There were significantly fewer incidences of post-endoscopic retrograde cholangiopancreatography pancreatitis in patients receiving nitroglycerin compared to the placebo group (RR 0.62, 95% CI 0.43 to 0.90; five RCTs; random-effects model). Sensitivity analysis including only RCTs administering nitroglycerin as a dermal patch showed no statistically significant difference between intervention group and placebo group (three RCTs). There was no evidence of statistical heterogeneity.
There was a statistically significant increase in hypotension (RR 2.25, 95% CI 1.71 to 2.96; three RCTs) and headaches (RR 3.64, 95% CI 1.79 to 7.40; four RCTs) in patients receiving nitroglycerin, and this was supported by sensitivity analysis. There were no significant differences for mortality (two RCTs).
Intention-to-treat analysis was reported in the review.
The evidence supported the use of nitroglycerin for the prevention of post-endoscopic retrograde cholangiopancreatography pancreatitis. However, the preferred route of administration using dermal route did not show beneficial effects and requires further investigation.
The review question was clear and was supported by appropriate inclusion criteria for study design, intervention, outcomes, and broad criteria for participants. Appropriate sources were used to search for relevant literature, although the search dates were limited to between four and six years. Attempts were made to locate abstracts, which reduced the possibility that potentially relevant papers were missed. However, it was unclear whether non-English papers were eligible for inclusion, which meant that language bias could not be ruled out. Validity was assessed using appropriate criteria, and quality appeared adequate. Certain steps were taken to reduce the potential for reviewer error and bias by undertaking study selection and data extraction in duplicate, but not for validity assessment. Appropriate methods were used to combine the trials and assess for statistical heterogeneity. The authors suggested that populations were comparable for age and gender, but no other participant characteristics were detailed. Methods of treatment administration varied among trials, and follow-up duration was short. The authors acknowledged certain limitations with the included trials, such as high drop-out rates in some of the RCTs, and insufficient power due to insufficient sample sizes. Confidence intervals were wide for some comparisons. Although the authors' conclusions appear to reflect the evidence, they should be interpreted with caution given the limitations mentioned.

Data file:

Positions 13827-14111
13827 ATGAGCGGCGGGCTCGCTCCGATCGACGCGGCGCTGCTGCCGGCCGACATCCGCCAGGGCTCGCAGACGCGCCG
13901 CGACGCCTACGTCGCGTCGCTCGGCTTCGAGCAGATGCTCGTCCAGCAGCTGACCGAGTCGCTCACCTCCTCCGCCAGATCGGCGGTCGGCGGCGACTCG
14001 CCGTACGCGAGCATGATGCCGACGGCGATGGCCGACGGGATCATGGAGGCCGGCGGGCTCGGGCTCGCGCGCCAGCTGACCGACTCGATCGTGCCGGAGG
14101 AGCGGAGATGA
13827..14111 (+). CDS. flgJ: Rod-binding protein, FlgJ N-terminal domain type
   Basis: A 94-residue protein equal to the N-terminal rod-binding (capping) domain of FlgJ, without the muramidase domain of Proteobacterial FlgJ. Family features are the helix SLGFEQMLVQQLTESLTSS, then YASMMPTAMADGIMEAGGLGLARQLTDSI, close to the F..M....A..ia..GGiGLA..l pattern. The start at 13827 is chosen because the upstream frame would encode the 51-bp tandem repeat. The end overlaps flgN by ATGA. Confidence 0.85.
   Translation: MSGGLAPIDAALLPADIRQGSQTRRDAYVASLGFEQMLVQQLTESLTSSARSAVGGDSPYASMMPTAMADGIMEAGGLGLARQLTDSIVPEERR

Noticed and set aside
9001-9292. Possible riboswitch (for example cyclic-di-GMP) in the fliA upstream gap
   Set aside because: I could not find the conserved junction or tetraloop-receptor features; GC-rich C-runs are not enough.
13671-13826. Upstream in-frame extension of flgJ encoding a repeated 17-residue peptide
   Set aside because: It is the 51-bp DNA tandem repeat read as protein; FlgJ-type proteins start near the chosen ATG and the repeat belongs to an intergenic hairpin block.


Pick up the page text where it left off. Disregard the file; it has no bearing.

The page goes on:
Implications of the review for practice and research
Practice: The authors stated that patients receiving nitroglycerin delivered by a dermal patch prior to endoscopic retrograde cholangiopancreatography should be monitored for hypotension up to one hour after removal of dermal patch.
Research: The authors stated that further multi-centre studies are required to achieve sufficiently powered studies, and that further studies are warranted to investigate the use of nitroglycerin administered through the dermal route.
Bang UC, Nojgaard C, Andersen PK, Matzen P. Meta-analysis: nitroglycerin for prevention of post-ERCP pancreatitis. Alimentary Pharmacology and Therapeutics 2009; 29(10): 1078-1085
Subject indexing assigned by NLM
Anti-Inflammatory Agents /therapeutic use; Cholangiopancreatography, Endoscopic Retrograde /adverse effects; Humans; Nitroglycerin /therapeutic use; Pancreatitis /prevention & control; Randomized Controlled Trials as Topic; Risk Factors; Treatment Outcome
Database entry date
This is a critical abstract of a systematic review that meets the criteria for inclusion on DARE. Each critical abstract contains a brief summary of the review methods, results and conclusions followed by a detailed critical assessment on the reliability of the review and the conclusions drawn.